#EnvHist Worth Reading: June 2023

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Every month I carefully track the most popular and significant environmental history articles, videos, audio, and other items making their way through the online environmental history (#envhist) community. You can read all of our past #EnvHist Worth Reading lists right here. Here are my choices for items most worth reading from June 2023:

1. From Plantations to Petrochemicals

In this piece for Sierra Club, Dana Drugmand traces the history of environmental racism in Louisiana, focusing on an area known as “Cancer Alley.” Drugmand highlights the activism of local residents who are fighting the petrochemical industry in the region. Drugmand paraphrases the words of Ashley Rogers, executive director of the Whitney Plantation: “During the 20th century after the abolition of slavery, the area’s sugarcane plantations took up mechanical harvesting methods and adopted pesticides and fertilizers derived from oil. By the middle of the century, the petrochemical industry began taking over the land to repurpose it for their polluting operations.” Drugmand also highlights how the historical site, Whitney Plantation, is educating the public on this history.

2. The secret movement bringing Europe’s wildlife back from the brink

In this article for .coda, Isobel Cockerell unveils the history of rogue rewilding efforts in Europe. There are people, both formally trained conservationists and scientists and members of the general public, across Europe who have been illegally releasing endangered and rare animals – from beavers to butterflies – into the landscape for decades. Cockerell covers multiple sides of this issue, speaking with some of these maverick rewilders, their supporters, and their critics, particularly agricultural communities. Cockerell’s coverage highlights the complexity of the rewilding issue.

3. How a sacred rock found its way back to its original stewards

In this CBC article, Terri Trembath covers the return of a sacred rock to Siksika First Nation (Treaty #7 territory, Alberta, Canada). The rock was taken from the First Nation in the 1930s, when William Postill moved the rock to his family’s homestead in the 1930s. William’s son, Frank Postill, is the individual who contacted the Siksika First Nation to return the rock. The rock will now be displayed at a local park. “We wanted to tell that story and bring that history back and also the more of our people that can see history, not just read it but touch history, it brings that pride,” Ouray Crowfoot, Siksika Chief, said.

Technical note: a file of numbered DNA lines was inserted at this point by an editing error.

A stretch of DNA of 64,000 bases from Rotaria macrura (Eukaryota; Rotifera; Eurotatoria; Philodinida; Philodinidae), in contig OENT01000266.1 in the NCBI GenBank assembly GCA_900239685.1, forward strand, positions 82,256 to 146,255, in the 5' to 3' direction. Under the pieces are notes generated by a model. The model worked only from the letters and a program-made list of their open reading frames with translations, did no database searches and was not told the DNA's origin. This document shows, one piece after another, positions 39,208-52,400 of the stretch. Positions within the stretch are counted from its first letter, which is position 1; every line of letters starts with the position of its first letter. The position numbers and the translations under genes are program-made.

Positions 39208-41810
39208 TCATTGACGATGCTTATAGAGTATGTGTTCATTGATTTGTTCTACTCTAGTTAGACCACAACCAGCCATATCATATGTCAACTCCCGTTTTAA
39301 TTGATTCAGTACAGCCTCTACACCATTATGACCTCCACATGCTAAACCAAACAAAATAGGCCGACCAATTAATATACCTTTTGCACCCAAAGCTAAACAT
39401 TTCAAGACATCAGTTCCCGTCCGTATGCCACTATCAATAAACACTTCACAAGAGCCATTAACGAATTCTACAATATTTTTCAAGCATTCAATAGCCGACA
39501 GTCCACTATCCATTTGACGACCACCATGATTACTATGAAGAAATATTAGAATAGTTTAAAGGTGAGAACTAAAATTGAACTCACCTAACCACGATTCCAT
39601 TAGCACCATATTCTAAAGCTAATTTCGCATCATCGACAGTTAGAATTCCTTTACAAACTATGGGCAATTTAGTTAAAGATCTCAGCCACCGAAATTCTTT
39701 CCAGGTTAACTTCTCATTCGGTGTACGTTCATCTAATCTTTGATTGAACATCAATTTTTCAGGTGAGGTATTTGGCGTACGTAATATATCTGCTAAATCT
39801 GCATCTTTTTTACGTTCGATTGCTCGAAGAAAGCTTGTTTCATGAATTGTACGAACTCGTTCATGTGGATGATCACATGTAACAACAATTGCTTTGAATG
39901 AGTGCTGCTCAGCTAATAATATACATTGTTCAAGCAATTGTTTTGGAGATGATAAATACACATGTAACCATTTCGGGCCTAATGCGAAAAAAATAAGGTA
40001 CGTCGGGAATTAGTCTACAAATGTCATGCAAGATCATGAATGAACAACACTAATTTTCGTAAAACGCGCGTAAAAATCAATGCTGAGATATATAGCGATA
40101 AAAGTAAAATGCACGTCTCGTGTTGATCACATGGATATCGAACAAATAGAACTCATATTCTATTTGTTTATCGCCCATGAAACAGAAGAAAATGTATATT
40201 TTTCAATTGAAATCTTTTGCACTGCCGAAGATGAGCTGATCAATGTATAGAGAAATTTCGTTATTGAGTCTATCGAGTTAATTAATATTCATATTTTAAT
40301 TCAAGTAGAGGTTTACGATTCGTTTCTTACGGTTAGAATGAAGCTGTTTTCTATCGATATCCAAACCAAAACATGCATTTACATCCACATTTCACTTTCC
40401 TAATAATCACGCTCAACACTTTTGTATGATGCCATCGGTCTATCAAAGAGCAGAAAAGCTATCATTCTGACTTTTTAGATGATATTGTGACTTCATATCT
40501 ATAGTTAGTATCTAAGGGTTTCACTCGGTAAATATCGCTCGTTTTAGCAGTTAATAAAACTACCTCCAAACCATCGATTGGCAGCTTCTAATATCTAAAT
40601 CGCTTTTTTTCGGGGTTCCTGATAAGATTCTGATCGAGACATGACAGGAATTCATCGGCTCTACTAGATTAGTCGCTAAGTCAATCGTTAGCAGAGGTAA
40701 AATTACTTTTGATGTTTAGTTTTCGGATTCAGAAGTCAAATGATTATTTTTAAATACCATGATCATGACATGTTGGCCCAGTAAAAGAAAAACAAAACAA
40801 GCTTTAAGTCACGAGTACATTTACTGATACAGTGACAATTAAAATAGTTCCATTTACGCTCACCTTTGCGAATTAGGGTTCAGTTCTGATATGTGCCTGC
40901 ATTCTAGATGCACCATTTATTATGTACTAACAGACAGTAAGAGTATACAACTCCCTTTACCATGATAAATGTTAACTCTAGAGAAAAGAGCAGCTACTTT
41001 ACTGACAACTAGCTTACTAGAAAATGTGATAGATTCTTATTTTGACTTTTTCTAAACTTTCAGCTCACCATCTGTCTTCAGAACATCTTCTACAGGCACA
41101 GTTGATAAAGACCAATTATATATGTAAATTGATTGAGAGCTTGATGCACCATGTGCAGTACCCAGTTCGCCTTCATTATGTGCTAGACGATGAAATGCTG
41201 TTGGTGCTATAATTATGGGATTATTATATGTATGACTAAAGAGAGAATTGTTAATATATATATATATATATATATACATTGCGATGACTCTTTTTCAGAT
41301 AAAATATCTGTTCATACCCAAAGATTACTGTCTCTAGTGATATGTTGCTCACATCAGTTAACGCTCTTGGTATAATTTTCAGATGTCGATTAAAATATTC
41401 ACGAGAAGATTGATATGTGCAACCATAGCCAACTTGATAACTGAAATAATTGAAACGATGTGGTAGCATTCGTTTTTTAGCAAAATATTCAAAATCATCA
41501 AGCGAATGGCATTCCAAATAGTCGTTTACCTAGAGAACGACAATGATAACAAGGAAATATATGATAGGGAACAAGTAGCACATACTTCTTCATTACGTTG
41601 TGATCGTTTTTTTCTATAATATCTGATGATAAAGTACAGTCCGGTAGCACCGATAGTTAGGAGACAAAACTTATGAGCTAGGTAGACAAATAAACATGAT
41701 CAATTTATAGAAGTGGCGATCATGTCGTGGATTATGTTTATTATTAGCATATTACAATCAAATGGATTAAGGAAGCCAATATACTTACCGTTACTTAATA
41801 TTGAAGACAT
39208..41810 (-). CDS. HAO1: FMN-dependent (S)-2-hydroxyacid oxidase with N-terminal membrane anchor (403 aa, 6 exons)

4. Empire, Nature and Agrarian World: A History of Rhino Preservation in Kaziranga Game Reserve, India (1902–1938)

In this piece for the White Horse Press Blog, Biswajit Sarmah introduces his recent Environment and History article on rhino preservation in India. Sarmah notes how a hyper-focus on the conservation of charismatic megafauna can lead to too much focus on the animal can lead to oversimplified narratives that pit protagonists (governments, conservationists) against conservation opponents (peasants, illegal hunters) without room for nuance. In the case of India’s rhino conservation story, Sarmah argues that “situating conservation in the agro-ecological context helps recover a history that exceeds the narratives of conflicts and dispossession to reflect on alliances and accommodation.”

5. The Seagulls

This episode of RadioLab is an excellent historical example of queer ecology, focusing on a 1970s study of a colony of seagulls off the coast of California that had a high number of female couples nesting and raising chicks together. The host, Lulu Miller, recounts her personal reaction and journey with this story. It ends, however, with Miller questioning the significance of the seagull story because it appears that the colony was a “fluke.” She suggests that humans may have imbued too much of their own cultural understanding and hopes on the seagull colony. I was a bit taken aback by Miller’s conclusion, so I would love to hear what others think!

Remember to follow the #envhist hashtag and NiCHE (@NiCHE_Canada) on Twitter, Facebook, and Instagram to keep up with the latest environmental history content.

Feature Image: “The beautiful chemical plants visable from the LA state capitol” by mariogirl is licensed under CC BY-NC-SA 2.0.
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is an environmental historian of Canada and the United States, editor, and digital communications strategist. She earned her PhD in History from the University of Saskatchewan in 2019. She is an executive member, editor-in-chief, and social media editor for the Network in Canadian History and Environment (NiCHE). She is also a working board member of the Saskatchewan History and Folklore Society and Girls Rock Saskatoon. A passionate social justice advocate, she focuses on developing digital techniques and communications that bridge the divide between academia and the general public in order to democratize knowledge access. You can find out more about her and her freelance services at jessicamdewitt.com.

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